The online version of this article (doi:10.1186/1476-4598-11-55) contains supplementary material, which is available to authorized users.
The authors declare no conflict of interest.
DB designed the study, carried out the data analysis, manuscript preparation. IS carried out the data analysis. MK carried out the data analysis. FS carried out the data analysis. AGA carried out the data analysis and statistical evaluation. AV carried out the statistical evaluation. HB carried out the statistical evaluation. MB carried out the statistical evaluation. TM carried out the data analysis. ST carried out the data generation and participated in the manuscript proof reading. PRG participated in the data discussion and manuscript preparation. AT designed the study, carried out data analysis, and manuscript preparation. All authors read and approved the final manuscript.
Multiple activations of individual genes during embryonic liver and HCC development have repeatedly prompted speculations about conserved embryonic signatures driving cancer development. Recently, the emerging discussion on cancer stem cells and the appreciation that generally tumors may develop from progenitor cells of diverse stages of cellular differentiation has shed increasing light on the overlapping genetic signatures between embryonic liver development and HCC. However there is still a lack of systematic studies investigating this area. We therefore performed a comprehensive analysis of differentially regulated genetic signaling pathways in embryonic and liver cancer development and investigated their biological relevance.
Genetic signaling pathways were investigated on several publically available genome wide microarray experiments on liver development and HCC. Differentially expressed genes were investigated for pathway enrichment or underrepresentation compared to KEGG annotated pathways by Fisher exact evaluation. The comparative analysis of enrichment and under representation of differentially regulated genes in liver development and HCC demonstrated a significant overlap between multiple pathways. Most strikingly we demonstrated a significant overlap not only in pathways expected to be relevant to both conditions such as cell cycle or apoptosis but also metabolic pathways associated with carbohydrate and lipid metabolism. Furthermore, we demonstrated the clinical significance of these findings as unsupervised clustering of HCC patients on the basis of these metabolic pathways displayed significant differences in survival.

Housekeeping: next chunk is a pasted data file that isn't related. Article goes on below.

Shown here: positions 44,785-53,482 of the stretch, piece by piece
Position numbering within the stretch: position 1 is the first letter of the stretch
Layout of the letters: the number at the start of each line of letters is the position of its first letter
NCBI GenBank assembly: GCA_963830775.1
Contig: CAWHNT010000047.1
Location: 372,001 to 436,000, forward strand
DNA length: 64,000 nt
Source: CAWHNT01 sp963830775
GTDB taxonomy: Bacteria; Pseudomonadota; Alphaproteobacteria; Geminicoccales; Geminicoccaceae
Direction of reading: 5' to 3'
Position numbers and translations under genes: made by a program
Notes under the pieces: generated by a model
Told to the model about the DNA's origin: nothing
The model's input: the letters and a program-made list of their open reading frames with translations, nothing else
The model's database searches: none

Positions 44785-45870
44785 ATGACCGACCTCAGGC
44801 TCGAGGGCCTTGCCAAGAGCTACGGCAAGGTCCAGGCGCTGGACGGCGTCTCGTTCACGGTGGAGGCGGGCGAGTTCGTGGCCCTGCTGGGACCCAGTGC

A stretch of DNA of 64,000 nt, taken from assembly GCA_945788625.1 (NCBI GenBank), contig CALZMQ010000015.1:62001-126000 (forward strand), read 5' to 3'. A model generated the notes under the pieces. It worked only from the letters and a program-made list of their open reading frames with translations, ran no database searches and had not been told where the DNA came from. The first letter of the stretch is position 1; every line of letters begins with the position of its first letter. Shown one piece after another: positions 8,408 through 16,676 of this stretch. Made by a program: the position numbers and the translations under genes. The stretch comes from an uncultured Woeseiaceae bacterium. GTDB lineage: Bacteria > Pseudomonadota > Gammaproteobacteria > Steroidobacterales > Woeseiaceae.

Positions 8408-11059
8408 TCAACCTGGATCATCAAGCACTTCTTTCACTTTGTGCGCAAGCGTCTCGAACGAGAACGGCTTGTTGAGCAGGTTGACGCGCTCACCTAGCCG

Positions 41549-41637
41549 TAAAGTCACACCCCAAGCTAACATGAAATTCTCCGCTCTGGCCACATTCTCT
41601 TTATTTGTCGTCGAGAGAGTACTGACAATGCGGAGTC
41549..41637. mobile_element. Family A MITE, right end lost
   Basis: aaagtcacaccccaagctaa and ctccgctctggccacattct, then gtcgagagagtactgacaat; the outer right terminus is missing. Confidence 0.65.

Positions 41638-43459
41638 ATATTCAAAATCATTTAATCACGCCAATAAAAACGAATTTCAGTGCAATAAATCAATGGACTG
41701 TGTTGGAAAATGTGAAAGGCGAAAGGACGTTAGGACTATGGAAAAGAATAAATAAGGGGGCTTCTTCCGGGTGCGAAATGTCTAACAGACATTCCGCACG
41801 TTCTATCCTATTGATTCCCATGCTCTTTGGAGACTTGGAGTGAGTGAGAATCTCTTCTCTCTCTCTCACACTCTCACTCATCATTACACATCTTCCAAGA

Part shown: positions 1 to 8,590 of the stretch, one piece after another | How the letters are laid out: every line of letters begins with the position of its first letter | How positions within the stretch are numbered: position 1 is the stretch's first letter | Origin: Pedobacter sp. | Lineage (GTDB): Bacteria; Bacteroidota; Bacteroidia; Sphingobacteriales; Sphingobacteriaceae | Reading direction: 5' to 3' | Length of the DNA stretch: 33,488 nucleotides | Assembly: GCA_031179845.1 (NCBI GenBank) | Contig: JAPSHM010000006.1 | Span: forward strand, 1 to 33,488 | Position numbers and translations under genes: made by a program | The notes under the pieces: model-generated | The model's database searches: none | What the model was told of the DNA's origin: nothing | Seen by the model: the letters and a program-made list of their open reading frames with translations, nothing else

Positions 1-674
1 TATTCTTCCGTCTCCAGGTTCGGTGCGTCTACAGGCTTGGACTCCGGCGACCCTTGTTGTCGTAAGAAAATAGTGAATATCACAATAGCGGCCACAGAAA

These results indicate that liver development and liver cancer share similar alterations in multiple genetic signaling pathways. Several pathways with markedly similar patterns of enrichment or underrepresentation of various regulated genes between liver development and HCC are of prognostic relevance in HCC. In particular, the metabolic pathways were identified as novel prognostically relevant players in HCC development.
Additional file 1: Table S7. KEGG Pathway Analysis on a second human HCC of Microarray-Set GSE25097[ 33]. Each grey square at the grid intersection between pathway and developmental stage represents a significant enrichment (black circuits) or under re-presentation (white circuits) of differentially regulated genes of this pathway in the analyzed data set. (JPEG 532 KB)
Additional file 2: Table S1. Intersection of Genes within Pathways between human HCC Liver samples and mouse samples (GSE13149, murine HCC: Trim24 knockout mice and Mdr2 knockout mice) for the pathway category “Carbohydrate Metabolism”. Table S2: Intersection of Genes within Pathways between human HCC Liver samples and mouse samples (GSE13149, murine HCC: Trim24 knockout mice and Mdr2 knockout mice) for the pathway category “Lipid Metabolism”. Table S3: Intersection of Genes within Pathways between human HCC Liver samples and mouse samples (GSE13149, murine HCC: Trim24 knockout mice and Mdr2 knockout mice) for the pathway category “Cell Growth and Death”. Table S4: Intersection of Genes within Pathways between human HCC Liver samples and mouse samples (GSE13149, murine HCC: Trim24 knockout mice and Mdr2 knockout mice) for the pathway category “Signaling Molecules and Interaction”. Table S5: P-value and observed/expected ratio range for each Pathway. Table S6: Genes used for survival calculation. (DOC 140 KB)12943_2012_1069_MOESM2_ESM.doc
Additional file 3: Figure S8. Corresponding heatmaps to the Kaplan Meier estimated survival (Figures 2, 3, 4, 5). (JPEG 1 MB)
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- Genetic signatures shared in embryonic liver development and liver cancer define prognostically relevant subgroups in HCC
Peter R Galle
- BioMed Central
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